Cameroon expects its economy to rebound this year, with the growth rate coming close to pre-pandemic levels.
The government sees output expanding 3.4% in 2021, compared with 0.7% last year, Cameroonian Economy Minister Alamine Ousmane Mey said in an interview in Ivory Coast’s economic capital, Abidjan. The central African economy grew 3.7% in 2019.
As part of its 2030 strategy, Cameroon is focused on “the structural transformation of its economy toward industrialization, more integration, and growth that is more inclusive, sustainable and green,” he said.
The fallout from the coronavirus pandemic has weighed on the country’s finances. President Paul Biya called for a 13% increase to proposed spending in the 2021 budget to 5.5 trillion CFA francs ($10 billion) as his administration seeks to pay down debt and respond to Covid-19. In a bid to cut costs, Cameroon also sold 685 million euros of 11-year securities last month to refinance more expensive debt issued in 2015.
Amid its fiscal challenges, an audit by Cameroon’s Supreme Court found there was corruption and mismanagement involving 180 billion CFA francs ($326 million) spent on the pandemic response in the period up to Dec. 30, according to court papers. The International Monetary Fund last year provided the country with $382 million of emergency funding to deal with the virus.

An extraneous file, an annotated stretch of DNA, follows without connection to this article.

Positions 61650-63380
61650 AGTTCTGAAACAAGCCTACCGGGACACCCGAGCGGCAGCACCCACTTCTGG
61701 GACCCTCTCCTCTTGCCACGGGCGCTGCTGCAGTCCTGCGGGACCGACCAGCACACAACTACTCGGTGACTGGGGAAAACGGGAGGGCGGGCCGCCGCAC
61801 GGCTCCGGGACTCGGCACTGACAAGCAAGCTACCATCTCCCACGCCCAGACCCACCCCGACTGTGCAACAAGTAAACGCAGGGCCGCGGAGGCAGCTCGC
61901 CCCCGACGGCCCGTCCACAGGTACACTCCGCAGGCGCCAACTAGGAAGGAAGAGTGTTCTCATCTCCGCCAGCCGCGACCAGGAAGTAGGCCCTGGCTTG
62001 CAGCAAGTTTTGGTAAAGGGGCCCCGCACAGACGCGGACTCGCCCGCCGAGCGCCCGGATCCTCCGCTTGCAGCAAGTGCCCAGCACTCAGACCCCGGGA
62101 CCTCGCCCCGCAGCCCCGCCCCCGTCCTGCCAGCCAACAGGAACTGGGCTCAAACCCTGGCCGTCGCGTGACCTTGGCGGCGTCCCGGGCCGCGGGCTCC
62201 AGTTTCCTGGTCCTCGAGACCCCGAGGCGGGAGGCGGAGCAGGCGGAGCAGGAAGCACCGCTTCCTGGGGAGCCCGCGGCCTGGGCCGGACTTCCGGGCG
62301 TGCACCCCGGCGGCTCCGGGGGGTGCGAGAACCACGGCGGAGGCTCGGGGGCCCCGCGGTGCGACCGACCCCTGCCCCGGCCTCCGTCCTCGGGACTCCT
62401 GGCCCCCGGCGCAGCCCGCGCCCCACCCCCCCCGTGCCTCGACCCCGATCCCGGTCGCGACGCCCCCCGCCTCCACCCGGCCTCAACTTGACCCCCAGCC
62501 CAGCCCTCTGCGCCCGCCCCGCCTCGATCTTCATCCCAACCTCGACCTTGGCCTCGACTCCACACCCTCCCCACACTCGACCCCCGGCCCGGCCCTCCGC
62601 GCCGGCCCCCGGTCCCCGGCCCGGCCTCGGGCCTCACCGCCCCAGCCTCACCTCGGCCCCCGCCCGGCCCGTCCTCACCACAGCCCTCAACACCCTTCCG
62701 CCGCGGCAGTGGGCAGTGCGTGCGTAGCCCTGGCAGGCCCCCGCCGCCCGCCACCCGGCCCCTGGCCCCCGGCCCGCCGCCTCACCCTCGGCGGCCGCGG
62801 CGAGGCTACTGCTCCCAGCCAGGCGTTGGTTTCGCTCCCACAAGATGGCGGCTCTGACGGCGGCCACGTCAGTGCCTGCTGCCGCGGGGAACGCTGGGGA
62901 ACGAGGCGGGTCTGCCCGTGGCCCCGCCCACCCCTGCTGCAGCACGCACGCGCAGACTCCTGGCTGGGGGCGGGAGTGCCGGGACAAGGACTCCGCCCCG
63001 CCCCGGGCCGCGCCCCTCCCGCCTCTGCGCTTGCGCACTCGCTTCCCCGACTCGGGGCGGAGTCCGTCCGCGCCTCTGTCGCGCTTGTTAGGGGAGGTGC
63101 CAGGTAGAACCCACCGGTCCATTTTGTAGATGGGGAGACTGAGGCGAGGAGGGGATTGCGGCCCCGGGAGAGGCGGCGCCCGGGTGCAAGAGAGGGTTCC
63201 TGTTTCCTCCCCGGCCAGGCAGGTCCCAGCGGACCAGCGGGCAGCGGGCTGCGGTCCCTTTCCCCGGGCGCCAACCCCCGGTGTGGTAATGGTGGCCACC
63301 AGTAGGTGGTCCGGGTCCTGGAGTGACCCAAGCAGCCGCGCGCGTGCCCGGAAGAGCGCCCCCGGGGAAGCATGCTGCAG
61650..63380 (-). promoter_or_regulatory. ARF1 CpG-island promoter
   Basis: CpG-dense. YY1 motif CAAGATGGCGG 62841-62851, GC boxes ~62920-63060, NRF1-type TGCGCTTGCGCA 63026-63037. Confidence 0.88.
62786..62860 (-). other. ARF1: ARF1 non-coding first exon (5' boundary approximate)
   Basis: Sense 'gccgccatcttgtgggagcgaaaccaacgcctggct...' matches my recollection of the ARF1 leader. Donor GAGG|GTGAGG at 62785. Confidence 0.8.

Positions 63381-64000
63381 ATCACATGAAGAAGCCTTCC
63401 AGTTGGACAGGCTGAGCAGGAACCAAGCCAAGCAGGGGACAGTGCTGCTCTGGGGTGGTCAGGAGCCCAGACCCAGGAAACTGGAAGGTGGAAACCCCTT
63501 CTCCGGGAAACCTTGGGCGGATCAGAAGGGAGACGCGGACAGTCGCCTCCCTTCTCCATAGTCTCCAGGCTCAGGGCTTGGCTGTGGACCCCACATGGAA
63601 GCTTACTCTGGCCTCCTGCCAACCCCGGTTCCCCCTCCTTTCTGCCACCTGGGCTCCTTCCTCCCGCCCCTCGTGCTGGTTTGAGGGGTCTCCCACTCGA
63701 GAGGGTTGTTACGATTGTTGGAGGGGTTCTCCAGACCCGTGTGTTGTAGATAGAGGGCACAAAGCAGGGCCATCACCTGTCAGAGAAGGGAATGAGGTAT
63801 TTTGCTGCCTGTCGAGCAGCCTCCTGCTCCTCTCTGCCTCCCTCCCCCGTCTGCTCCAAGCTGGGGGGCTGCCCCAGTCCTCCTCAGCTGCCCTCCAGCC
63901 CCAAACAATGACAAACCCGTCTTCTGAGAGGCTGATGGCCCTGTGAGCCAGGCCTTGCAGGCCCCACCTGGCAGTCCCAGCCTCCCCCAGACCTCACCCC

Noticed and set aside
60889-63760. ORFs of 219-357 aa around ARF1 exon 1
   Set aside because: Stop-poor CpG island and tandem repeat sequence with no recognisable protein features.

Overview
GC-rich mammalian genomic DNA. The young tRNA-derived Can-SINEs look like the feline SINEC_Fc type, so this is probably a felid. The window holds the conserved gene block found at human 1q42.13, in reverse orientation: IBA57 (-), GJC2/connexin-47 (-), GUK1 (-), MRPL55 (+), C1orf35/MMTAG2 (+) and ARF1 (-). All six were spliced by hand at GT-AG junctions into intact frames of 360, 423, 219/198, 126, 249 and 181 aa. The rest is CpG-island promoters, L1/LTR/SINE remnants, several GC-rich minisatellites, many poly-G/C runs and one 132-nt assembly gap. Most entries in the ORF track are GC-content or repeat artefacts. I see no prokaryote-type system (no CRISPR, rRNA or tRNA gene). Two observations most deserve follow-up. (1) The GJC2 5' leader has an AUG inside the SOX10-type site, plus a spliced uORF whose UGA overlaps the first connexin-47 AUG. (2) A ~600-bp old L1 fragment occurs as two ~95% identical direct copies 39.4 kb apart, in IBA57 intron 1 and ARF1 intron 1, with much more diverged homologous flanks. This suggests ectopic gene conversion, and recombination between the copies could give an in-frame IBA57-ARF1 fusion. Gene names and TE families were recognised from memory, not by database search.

A parliament hearing scheduled to discuss the audit was canceled last month, as civil society and opposition groups asked for accountability. The IMF itself called for an independent audit before disbursing funding for a new program.
Mey declined to comment on the corruption probe.
Cameroon trails neighbors, Ghana and Ivory Coast, as the world’s fifth-biggest cocoa grower. The two countries, which account for nearly 70% of global production, have joined forces to secure a pay rise for their farmers by charging companies from Cargill Inc to Nestle SA a premium of $400 for every ton of the bean.
Alex Assanvo, the new executive secretary of Ivory Coast-Ghana Cocoa Initiative, said last month the organization could eventually open up to new members in a bid to exert more control over prices.
“Cameroon continues to develop partnerships to ensure that farmers are the main beneficiaries of this activity in terms of value chain integration and transformation,” Mey said in response to a question about plans to join the initiative. “When the time comes, Cameroon will make the right choice.”